Elling’s latest release, 2012’s “1619 Broadway – The Brill Building Project,” pays tribute to the New York workplace where dozens of composers and lyricists generated some of America’s most popular music over the course of four decades.

His prolific career includes collaborations with diverse artists ranging from Chicago blues legend Buddy Guy, seven-time Grammy Award-winning jazz singer Al Jarreau and Smashing Pumpkins frontman Billy Corgan. He has written multi-disciplinary works for The Steppenwolf Theatre and the City of Chicago and was the featured performer at the Obama administration’s first state dinner.

Maria Schneider

Composer and conductor Maria Schneider’s ascent to international jazz acclaim began shortly after forming her 17-member orchestra in 1993. A weekly performer at Visiones in Greenwich Village early on, the orchestra has since become a staple at concert venues around the world, earning 2005’s “Large Jazz Ensemble of the Year” award from the Jazz Journalists Association.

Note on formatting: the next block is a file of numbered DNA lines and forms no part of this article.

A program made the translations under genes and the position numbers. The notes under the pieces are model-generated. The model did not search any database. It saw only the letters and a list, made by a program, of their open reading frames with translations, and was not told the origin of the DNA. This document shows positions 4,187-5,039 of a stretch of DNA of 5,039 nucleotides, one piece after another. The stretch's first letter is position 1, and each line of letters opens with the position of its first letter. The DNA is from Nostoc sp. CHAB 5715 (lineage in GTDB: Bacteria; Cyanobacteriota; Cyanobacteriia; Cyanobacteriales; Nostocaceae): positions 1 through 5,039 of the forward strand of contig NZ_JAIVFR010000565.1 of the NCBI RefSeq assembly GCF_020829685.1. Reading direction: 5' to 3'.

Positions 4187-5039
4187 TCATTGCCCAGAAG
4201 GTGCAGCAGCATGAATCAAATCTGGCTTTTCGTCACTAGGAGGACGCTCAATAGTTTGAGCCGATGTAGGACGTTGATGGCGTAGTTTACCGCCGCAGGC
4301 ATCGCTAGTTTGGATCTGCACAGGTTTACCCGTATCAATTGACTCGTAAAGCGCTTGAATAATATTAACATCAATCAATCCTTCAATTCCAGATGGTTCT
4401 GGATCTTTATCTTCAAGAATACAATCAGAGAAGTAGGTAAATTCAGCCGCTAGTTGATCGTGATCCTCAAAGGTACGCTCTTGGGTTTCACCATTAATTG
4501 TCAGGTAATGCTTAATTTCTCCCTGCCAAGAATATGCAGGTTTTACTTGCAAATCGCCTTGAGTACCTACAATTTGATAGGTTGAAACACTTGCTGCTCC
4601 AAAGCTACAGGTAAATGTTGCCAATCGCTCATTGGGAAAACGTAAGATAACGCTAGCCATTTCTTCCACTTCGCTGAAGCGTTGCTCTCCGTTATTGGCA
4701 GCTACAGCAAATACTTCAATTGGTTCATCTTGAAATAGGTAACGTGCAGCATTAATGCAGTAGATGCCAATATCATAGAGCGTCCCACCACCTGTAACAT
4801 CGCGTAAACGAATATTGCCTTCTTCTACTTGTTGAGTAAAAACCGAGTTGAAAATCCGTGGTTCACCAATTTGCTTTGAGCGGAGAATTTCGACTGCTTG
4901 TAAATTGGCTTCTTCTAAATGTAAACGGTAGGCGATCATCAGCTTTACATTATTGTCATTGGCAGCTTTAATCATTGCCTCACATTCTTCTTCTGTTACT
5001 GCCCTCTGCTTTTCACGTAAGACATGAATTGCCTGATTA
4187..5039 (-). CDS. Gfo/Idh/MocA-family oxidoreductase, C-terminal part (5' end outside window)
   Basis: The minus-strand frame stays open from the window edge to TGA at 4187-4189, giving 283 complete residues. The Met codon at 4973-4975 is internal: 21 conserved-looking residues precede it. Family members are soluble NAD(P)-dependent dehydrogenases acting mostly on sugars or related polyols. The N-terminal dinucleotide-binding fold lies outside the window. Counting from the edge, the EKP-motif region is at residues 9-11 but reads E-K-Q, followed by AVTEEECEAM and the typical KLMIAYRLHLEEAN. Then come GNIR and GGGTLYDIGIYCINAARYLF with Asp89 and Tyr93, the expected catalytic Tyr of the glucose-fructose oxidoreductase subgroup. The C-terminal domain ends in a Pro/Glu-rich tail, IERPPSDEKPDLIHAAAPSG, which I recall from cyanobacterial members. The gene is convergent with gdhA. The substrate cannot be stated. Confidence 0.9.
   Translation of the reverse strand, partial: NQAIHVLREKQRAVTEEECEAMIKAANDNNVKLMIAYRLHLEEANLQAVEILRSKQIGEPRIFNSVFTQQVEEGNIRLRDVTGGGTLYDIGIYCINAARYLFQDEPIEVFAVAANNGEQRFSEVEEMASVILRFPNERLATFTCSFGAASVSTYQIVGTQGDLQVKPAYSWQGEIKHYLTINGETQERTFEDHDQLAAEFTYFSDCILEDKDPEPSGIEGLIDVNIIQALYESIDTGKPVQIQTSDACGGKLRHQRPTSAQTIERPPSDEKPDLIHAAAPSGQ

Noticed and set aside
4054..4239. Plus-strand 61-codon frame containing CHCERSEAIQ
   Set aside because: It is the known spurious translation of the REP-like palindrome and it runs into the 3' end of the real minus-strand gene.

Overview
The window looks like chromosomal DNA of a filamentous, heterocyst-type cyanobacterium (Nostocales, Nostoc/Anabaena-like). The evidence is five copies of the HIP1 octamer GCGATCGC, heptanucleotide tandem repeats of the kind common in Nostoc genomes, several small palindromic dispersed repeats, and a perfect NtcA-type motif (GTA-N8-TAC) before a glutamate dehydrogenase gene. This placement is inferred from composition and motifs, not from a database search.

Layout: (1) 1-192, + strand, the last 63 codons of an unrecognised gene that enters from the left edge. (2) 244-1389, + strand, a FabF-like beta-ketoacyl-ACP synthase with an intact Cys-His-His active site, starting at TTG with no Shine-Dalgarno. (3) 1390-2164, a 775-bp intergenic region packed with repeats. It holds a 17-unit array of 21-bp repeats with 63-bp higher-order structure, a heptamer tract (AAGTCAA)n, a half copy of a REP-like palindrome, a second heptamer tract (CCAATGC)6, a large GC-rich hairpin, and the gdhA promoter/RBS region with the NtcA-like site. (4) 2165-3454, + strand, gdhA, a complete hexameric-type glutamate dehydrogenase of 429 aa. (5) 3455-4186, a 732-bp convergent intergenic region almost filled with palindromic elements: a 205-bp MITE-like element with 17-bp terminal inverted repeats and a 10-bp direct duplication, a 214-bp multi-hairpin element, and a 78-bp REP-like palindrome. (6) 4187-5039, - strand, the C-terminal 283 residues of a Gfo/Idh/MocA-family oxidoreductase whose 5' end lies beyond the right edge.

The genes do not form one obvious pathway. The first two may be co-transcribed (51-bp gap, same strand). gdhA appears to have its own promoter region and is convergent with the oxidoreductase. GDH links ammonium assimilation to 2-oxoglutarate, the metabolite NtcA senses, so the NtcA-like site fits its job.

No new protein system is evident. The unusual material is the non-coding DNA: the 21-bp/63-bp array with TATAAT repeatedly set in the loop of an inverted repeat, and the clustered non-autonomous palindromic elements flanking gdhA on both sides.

The 21st Century’s Premier Composer for Large Jazz Ensemble

Schneider, who closed out Lawrence’s 2006-07 Jazz Series with a June concert, scored an awards trifecta in 2005 for “Concert in the Garden,” earning  composer of the year, arranger of the year and best jazz recording honors from the DownBeat Magazine Critics Poll and the Jazz Journalist Association.

An unabashed fan, Fred Sturm, Lawrence’s own award-winning composer and conductor who collaborated with Schneider in the creation of “Maria Schneider: Evanescence,” a 1995 Universal Edition text featuring her original scores, calls Schneider, “the premier composer of music for the large jazz ensemble in the 21st century, and her Jazz Orchestra is among the finest big bands in the world today.”